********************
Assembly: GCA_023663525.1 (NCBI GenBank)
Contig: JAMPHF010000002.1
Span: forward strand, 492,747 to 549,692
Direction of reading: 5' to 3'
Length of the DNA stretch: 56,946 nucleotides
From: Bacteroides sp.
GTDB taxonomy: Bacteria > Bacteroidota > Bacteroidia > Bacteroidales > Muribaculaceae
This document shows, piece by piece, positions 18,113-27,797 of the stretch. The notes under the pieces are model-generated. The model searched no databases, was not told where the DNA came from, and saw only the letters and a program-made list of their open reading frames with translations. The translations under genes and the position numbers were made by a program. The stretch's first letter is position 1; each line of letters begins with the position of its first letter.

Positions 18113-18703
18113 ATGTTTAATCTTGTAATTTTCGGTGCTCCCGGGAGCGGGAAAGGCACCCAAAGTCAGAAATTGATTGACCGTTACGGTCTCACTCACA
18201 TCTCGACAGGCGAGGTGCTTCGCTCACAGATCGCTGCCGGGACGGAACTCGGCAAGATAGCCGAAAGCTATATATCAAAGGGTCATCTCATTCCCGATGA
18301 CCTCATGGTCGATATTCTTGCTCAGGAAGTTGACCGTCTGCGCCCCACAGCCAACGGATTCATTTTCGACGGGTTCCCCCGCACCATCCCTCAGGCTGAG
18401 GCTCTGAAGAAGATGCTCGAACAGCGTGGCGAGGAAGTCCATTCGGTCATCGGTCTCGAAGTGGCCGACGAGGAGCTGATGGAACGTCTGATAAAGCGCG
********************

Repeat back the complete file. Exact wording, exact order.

Assembly: GCA_023663525.1 (NCBI GenBank)
Contig: JAMPHF010000002.1
Span: forward strand, 492,747 to 549,692
Direction of reading: 5' to 3'
Length of the DNA stretch: 56,946 nucleotides
From: Bacteroides sp.
GTDB taxonomy: Bacteria > Bacteroidota > Bacteroidia > Bacteroidales > Muribaculaceae
This document shows, piece by piece, positions 18,113-27,797 of the stretch. The notes under the pieces are model-generated. The model searched no databases, was not told where the DNA came from, and saw only the letters and a program-made list of their open reading frames with translations. The translations under genes and the position numbers were made by a program. The stretch's first letter is position 1; each line of letters begins with the position of its first letter.

Positions 18113-18703
18113 ATGTTTAATCTTGTAATTTTCGGTGCTCCCGGGAGCGGGAAAGGCACCCAAAGTCAGAAATTGATTGACCGTTACGGTCTCACTCACA
18201 TCTCGACAGGCGAGGTGCTTCGCTCACAGATCGCTGCCGGGACGGAACTCGGCAAGATAGCCGAAAGCTATATATCAAAGGGTCATCTCATTCCCGATGA
18301 CCTCATGGTCGATATTCTTGCTCAGGAAGTTGACCGTCTGCGCCCCACAGCCAACGGATTCATTTTCGACGGGTTCCCCCGCACCATCCCTCAGGCTGAG
18401 GCTCTGAAGAAGATGCTCGAACAGCGTGGCGAGGAAGTCCATTCGGTCATCGGTCTCGAAGTGGCCGACGAGGAGCTGATGGAACGTCTGATAAAGCGCG